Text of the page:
All Saints Academy

Name All Saints Academy
Ofsted Inspection Rating Requires improvement
Inspection Date 11 October 2017
Address Wretton Road, Stoke Ferry, King’s Lynn, Norfolk, PE33 9QJ
Phone Number 01366501050
Type Academy
Age Range 4-11
Religious Character Church of England
Gender Mixed
Number of Pupils 103 (58% boys 42% girls)
Number of Pupils per Teacher 25.8
Academy Sponsor The Diocese Of Ely Multi-Academy Trust
Local Authority Norfolk
Percentage Free School Meals 12.6%
Percentage English is Not First Language 4.9%
Persisitent Absence 9.7%
Pupils with SEN Support 22.3%
Catchment Area Information Available Yes, our catchment area data is FREE
Last Distance Offered Information Available No

Information about this school

The school does not meet requirements on the publication of information on its website about the pupil premium review for 2016/17, and pupil premium information for this academic year. The school does not comply with Department for Education guidance on what academies should publish about clear links to policies such as the charging and remissions policy which are found on the trust website. This school is much smaller than the average-sized primary school. The proportion of pupils who are eligible for free school meals is below the national average. Most pupils speak English as their first language, and 10% are from minority ethnic groups. The proportion of pupils who have SEN and/or disabilities is below that found nationally, while the proportion who have an education, health and care plan is above that found nationally. The school converted to an academy as part of the Diocese of Ely Multi-Academy Trust in October 2014. The school shares a headteacher and other senior leaders with its partner school, St Martin of Shouldham.

Summary of key findings for parents and pupils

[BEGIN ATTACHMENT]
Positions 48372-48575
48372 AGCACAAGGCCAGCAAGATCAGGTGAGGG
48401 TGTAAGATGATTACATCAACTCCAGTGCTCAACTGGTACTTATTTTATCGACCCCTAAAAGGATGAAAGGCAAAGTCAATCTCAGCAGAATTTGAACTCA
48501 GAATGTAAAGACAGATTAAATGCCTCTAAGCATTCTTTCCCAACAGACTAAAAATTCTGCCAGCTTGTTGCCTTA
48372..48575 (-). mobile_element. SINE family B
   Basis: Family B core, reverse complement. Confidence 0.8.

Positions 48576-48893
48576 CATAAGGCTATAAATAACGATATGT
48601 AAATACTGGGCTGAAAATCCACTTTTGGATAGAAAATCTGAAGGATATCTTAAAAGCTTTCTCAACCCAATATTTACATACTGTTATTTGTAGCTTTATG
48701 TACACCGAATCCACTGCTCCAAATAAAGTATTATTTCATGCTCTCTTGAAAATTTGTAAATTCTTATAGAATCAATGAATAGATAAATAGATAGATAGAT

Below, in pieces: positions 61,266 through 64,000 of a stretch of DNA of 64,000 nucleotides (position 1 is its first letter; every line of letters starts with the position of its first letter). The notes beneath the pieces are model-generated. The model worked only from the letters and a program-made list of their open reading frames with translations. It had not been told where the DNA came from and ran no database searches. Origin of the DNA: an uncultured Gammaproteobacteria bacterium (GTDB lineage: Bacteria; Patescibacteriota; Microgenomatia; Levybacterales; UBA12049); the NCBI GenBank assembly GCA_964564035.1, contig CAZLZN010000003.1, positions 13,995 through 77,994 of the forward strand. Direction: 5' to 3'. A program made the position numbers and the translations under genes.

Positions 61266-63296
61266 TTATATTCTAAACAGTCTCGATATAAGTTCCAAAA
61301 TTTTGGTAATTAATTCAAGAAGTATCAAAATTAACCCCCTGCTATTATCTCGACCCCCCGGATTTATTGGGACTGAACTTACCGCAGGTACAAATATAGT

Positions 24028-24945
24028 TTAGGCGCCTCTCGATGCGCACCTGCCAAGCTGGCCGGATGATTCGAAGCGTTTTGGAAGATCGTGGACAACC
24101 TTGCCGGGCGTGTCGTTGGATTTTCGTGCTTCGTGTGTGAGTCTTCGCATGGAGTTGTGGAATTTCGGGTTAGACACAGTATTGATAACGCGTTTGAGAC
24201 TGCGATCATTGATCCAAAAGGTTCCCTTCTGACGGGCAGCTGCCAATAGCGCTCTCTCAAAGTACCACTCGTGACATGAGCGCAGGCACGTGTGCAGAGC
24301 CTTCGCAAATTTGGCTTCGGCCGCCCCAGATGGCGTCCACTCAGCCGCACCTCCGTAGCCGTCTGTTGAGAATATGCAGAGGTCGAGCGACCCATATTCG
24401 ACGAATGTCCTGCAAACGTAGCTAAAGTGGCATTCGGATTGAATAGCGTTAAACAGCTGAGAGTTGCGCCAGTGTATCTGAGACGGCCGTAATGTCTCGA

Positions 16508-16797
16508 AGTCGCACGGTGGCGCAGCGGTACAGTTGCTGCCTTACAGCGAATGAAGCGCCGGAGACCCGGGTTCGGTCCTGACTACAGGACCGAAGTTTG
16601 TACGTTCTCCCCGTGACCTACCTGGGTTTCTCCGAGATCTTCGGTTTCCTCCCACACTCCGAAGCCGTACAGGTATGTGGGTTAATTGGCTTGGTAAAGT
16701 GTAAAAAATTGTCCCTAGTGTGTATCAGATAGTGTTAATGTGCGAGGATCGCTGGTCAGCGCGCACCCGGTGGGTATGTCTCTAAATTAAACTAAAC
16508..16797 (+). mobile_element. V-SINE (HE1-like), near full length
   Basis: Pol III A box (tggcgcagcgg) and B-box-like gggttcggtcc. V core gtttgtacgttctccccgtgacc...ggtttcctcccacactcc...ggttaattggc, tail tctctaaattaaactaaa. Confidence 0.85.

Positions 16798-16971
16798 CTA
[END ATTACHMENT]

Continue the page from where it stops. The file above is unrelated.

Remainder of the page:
This is a school that requires improvement The quality of teaching, learning and assessment varies across the school and in some curriculum subjects, in particular in reading and writing. The proportion of most-able pupils who reached the higher standard in reading and writing by the end of key stage 2 was below the national average for the previous two years. Pupils do not achieve as well in reading as they do in mathematics. Teachers do not provide sufficient opportunity for pupils to practise their reading skills across the curriculum. After a period in which the school has had no local governing body, this aspect of leadership is new and as yet unproven. The achievement of pupils in key stage 1 varies. In reading, writing and mathematics, fewer pupils than found nationally reached the required standard in 2016 and 2017. Some teachers do not use assessment information well enough to plan learning activities that meet the needs of the mixed-aged classes. Adults do not insist on the best presentation and handwriting. Consequently, some pupils do not demonstrate their skills and abilities as well as they could. A very small minority of parents do not share the confidence of others in raising concerns, or in the good work of the school. The school has the following strengths The positive effect of new leadership is highly evident. Leaders have an accurate view of the school’s strengths and weaknesses. Pupils are safe and well cared for. Leaders ensure that all safeguarding processes are in place and pupils’ welfare is a priority. The teaching of mathematics is strong. Pupils make very good progress. The proportion who reach the required and higher standard is above that found nationally at the end of key stage 2. Children get off to a flying start in the early years class. Adults know them well and plan exciting activities that meet children’s interest and needs well. Pupils are polite, well mannered and very welcoming. They are proud of their school and the many friendships they have. Pupils’ spiritual, moral, social and cultural education is very well developed. Pupils are happy and cared for well.